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Franz SCHREKER (1878-1934)
Der Schatzgräber - opera in a prologue, four acts and an epilogue (1918) [140.04]
Josef Protschka (tenor) - Elis; Gabriele Schnaut (soprano) - Els; Harald Stamm (bass) - King; Peter Haage (tenor) - Fool; Hans Helm (baritone) - Bailiff; Heinz Kruse (tenor) - Albi; Carl Schultz (bass) - Innkeeper; Peter Galliard (tenor) - Chancellor, Scribe; Urban Malmberg (baritone) - Count, Herald; Franz Ferdinand Nentwig (bass) - Young nobleman; Ude Krekow (baritone) - Schoolmaster; Dieter Weller (bass) - Mayor
Hamburg State Opera Chorus Hamburg State Philharmonic Orchestra/Gerd Albrecht
rec. Hamburg State Opera, 24 May-2 June 1989
CAPRICCIO C5175 [66.18 + 73.46]

As I remarked when reviewing the reissue of Schmidt’s Notre Dame, one is absolutely delighted to welcome the re-emergence from the deletions box of the series of opera recordings made by Capriccio during the 1980s and 1990s. Many of these enshrine the only recorded performances available on disc of rare German romantic repertory from the earlier part of the twentieth century. Among these the re-releases of scores by Schreker have not the absolute scarcity value that they had at the time of their first release, but Der Schatzgräber has still received no other recording - a new version from the Netherlands Opera is advertised for release later this year - and accordingly this one from the Hamburg State Opera must be welcomed, despite some reservations about individual performance issues. However as I observed also in the case of Notre Dame the original issue also contained the complete text and translation, and although the rather prolix booklet note by Mathias Brzoska has been retained in thankfully abridged form at less than half its original length, in such unfamiliar works texts and translations are vital for the listener’s comprehension. One can understand the reluctance of the company to print out the substantial booklets required in such esoteric repertoire, but could they at the very least consider making the missing items available online? In reviewing this set I have made use of the booklet that came with the original 1989 issue, but purchasers of this new release will obviously not have that advantage. The vocal score, available in some countries from ISMLP (it remains in copyright elsewhere), has no English translation. This reissue does provide a brief synopsis, which is worse than useless as it does not even tie the description of the action to individual scenes let alone the tracks on the discs.
Of all the composers who suffered by being branded as ‘degenerate’ by the Nazis, Schreker - with the double jeopardy of being both Jewish and homosexual - was probably the one whose music was most totally eclipsed. His operas, which had been wildly successful during the 1920s, disappeared entirely from German stages. The fact that Schreker died so soon after Hitler came to power meant that he was denied the opportunity either to go into exile where he might have continued to compose, or to benefit from a possible revival of his scores after 1945. It was not until the 1970s that his operas began to be revived, and all of them are now available either on disc or on various internet downloads. Indeed, we have three alternative recordings of Der ferne Klang and four of Die Gezeichneten, although many of the available recordings suffer from cuts of one sort or another, which makes a considered judgement difficult to achieve. Presumably by association, Gerd Albrecht has a reputation for making abridgements in his opera recordings, and the scissors have been wielded with a will here - which is all the more annoying because of the lack of current alternative readings in the catalogue.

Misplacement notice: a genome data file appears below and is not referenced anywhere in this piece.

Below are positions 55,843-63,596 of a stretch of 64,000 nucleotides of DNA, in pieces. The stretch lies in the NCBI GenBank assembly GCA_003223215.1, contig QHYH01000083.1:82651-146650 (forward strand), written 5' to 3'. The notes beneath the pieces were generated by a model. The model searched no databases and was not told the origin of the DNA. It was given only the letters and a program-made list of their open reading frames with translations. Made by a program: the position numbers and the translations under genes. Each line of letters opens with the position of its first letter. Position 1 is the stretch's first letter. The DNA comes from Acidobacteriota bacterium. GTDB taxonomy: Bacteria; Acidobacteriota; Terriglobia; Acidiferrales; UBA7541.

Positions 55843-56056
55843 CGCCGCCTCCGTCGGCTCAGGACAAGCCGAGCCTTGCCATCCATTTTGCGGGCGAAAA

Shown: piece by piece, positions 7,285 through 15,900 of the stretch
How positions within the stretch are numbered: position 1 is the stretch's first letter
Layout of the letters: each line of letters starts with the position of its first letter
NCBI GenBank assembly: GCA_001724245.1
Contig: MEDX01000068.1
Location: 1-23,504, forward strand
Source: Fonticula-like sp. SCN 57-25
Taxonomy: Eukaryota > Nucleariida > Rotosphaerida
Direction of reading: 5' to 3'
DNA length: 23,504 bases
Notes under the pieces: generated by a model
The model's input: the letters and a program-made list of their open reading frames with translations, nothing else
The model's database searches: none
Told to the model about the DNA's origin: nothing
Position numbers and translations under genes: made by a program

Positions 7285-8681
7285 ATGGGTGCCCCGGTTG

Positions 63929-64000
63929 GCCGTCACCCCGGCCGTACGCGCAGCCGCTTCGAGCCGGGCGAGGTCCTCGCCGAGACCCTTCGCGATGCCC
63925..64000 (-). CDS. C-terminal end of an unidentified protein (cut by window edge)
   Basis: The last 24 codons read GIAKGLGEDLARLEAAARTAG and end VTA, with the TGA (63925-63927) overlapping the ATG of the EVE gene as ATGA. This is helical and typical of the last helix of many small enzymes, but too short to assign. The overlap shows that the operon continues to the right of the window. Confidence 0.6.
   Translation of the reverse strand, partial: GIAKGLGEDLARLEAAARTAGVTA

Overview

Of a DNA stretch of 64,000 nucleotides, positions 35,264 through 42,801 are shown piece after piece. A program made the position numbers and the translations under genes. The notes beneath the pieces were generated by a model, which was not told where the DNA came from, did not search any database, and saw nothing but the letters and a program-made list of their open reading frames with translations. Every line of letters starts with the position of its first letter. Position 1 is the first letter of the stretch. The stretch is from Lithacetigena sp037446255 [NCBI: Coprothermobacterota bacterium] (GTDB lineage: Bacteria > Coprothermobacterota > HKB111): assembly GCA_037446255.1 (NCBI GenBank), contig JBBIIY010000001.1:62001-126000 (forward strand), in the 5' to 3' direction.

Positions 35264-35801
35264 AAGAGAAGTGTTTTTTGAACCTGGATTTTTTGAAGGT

The first of these cuts on the first CD comes at 00.30 in track 6, where some 21 bars go missing to be replaced by a very inelegant and unwritten pause; and at the end of this track a further 12 bars are cut. In the opening scene of Act Two we are deprived of some 15 bars at track 17 4.18 to be followed by another 34 bars at the end of the same track. Another 16 bars go missing at track 20 2.18; then another 11 bar snip is taken shortly afterwards at 4.38 (involving a very unconvincing harmonic transition); and in the very next track 11 bars are taken out at 3.00. On the second CD, the Tristan-like duet which constitutes the whole of Act Three has a cut of 20 bars at track 3 0.26; 21 bars at track 5 00.28; and 11 bars at track 6 1.20 - this one involving the loss of part of the vocal line. In Act Four we have cuts of 6 bars at track 10 2.47, 3 bars at 3.06 and 6 bars at 3.49 with the chorus parts two bars later omitted (all on the same track); and another 3 bars at track 11 00.50. After that the scissors appear to have been consigned to the drawer, since we have the remainder of the Fourth Act and the whole of the Epilogue without any excisions at all.